New York: In a good news to middle-aged people, researchers have found that maintaining five healthy habits may increase years lived free of type 2 diabetes, cardiovascular disease and cancer.
According to the study, published in the journal The BMJ, a healthy diet, regular exercise, healthy body weight, moderate drinking, and no tobacco in the middle-age may help people live longer.
“Previous studies found that following a healthy lifestyle improves life expectancy and reduces risk of chronic diseases, such as diabetes, cardiovascular ailments and cancer. But few studies looked at the effects of lifestyle factors on life expectancy free from such diseases,” said study author Yanping Li from Harvard University in the US.
“The study provides strong evidence that following a healthy lifestyle can substantially extend the years a person lives disease-free,” Li said.
The researchers looked at 34 years of data from 73,196 women and 28 years of data from 38,366 men participating in the Nurses’ Health Study and the Health Professionals Follow-up Study, respectively.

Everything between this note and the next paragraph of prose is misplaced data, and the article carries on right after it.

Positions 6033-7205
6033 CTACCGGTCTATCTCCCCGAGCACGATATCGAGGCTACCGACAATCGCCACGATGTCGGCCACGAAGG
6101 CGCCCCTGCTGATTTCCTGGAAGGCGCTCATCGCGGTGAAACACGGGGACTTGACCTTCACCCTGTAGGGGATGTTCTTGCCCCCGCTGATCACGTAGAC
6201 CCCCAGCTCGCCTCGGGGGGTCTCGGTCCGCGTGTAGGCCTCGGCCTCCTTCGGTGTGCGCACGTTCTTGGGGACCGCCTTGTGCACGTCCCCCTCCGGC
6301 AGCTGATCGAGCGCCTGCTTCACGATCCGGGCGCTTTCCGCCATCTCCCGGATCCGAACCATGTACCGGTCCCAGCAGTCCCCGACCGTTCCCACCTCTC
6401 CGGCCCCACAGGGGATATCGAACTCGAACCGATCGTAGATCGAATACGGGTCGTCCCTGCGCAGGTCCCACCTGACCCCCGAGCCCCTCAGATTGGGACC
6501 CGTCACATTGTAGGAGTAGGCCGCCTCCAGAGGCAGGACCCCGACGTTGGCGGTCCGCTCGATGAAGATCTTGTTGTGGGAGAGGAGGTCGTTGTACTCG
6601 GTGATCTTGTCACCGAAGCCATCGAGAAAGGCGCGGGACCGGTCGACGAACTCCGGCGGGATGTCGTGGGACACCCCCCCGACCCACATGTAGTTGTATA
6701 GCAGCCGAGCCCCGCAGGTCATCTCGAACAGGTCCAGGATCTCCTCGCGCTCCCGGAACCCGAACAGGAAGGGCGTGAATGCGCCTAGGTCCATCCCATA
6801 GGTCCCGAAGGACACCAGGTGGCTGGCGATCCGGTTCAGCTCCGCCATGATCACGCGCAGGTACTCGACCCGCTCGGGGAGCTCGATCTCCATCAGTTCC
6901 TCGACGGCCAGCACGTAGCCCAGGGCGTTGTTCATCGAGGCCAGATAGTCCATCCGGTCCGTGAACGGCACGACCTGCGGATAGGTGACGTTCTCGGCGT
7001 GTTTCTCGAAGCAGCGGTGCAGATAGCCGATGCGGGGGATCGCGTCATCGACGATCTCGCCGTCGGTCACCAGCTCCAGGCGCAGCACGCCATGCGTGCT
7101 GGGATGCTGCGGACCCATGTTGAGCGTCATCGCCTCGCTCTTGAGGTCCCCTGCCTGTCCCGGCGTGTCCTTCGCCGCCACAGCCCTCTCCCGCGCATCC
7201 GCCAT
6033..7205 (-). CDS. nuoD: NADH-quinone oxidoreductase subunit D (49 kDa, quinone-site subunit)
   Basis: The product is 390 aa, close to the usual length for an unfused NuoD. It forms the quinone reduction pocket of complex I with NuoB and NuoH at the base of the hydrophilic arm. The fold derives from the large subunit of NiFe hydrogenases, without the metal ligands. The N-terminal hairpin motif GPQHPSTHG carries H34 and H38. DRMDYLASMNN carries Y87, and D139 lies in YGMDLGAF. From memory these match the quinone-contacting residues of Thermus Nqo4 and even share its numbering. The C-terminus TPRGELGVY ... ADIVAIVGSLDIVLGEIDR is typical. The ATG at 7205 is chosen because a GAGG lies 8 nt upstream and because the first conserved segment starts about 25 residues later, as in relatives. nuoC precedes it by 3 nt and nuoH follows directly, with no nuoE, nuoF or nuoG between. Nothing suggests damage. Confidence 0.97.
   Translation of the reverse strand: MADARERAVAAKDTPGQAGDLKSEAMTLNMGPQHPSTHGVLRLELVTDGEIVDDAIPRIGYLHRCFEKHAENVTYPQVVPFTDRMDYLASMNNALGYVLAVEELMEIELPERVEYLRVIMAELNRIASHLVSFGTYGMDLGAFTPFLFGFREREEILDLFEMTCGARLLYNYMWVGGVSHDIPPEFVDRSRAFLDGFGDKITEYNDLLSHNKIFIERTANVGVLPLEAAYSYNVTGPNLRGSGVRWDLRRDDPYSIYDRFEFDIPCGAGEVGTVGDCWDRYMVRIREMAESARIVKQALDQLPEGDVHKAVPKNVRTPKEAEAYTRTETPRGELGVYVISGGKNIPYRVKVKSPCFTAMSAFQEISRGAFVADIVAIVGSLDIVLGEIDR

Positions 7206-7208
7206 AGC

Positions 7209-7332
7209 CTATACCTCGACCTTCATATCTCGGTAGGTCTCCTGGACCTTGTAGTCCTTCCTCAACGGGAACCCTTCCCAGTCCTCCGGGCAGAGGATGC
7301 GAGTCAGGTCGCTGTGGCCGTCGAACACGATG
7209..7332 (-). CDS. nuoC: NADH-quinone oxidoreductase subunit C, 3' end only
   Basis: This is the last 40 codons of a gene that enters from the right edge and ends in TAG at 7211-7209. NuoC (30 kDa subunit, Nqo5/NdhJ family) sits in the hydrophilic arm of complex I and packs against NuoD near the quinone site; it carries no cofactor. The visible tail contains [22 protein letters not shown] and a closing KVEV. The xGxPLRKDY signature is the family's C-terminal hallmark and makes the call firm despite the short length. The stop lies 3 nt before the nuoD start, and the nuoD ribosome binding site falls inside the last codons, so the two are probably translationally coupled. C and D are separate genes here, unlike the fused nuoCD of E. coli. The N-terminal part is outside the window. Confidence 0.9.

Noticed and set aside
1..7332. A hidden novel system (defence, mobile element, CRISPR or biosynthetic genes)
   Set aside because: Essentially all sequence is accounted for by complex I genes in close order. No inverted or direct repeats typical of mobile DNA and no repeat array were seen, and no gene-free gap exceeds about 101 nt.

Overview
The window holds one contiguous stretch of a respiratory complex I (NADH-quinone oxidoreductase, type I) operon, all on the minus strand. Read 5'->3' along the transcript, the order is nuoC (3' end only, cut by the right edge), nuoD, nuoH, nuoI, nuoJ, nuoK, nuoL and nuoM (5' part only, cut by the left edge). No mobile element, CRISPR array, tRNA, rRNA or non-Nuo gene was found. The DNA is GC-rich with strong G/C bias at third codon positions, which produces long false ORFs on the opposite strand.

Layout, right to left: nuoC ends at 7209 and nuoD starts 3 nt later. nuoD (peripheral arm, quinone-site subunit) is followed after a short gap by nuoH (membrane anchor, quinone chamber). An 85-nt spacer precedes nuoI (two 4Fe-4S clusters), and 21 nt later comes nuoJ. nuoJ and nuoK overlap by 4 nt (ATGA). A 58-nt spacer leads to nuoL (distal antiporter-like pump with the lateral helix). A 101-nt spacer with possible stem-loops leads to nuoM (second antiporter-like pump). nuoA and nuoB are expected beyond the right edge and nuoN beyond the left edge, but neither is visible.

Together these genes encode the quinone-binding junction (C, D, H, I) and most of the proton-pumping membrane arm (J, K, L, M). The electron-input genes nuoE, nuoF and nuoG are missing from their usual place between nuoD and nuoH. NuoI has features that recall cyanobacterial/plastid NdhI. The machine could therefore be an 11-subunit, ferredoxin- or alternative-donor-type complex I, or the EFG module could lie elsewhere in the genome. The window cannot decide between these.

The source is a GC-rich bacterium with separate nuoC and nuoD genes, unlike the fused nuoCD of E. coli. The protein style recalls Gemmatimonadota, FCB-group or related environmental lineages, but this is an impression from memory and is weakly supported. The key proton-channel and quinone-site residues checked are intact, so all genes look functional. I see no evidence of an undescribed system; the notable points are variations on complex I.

Healthy diet was defined as food with high score on the Alternate Healthy Eating Index, at least 30-minute a day moderate to vigorous exercise, healthy weight (body mass index of 18.5-24.9 kg/m2), and moderate alcohol intake – up to one serving a day for women and two for men.
Women who practiced four-five healthy habits at age 50 lived an average of 34.4 more years free of diabetes, cardiovascular diseases and cancer, compared with 23.7 healthy years among women who practiced none.
Men practicing four-five healthy habits at age 50 lived 31.1 years free of chronic disease, compared with 23.5 years among men who practiced none.
According to the study, men who were heavy smokers, and men and women with obesity had the lowest disease-free life expectancy.
“Given the high cost of chronic disease treatment, public policies to promote a healthy lifestyle by improving food and physical environments would help reduce healthcare costs and improve quality of life,” said study senior author Frank Hu.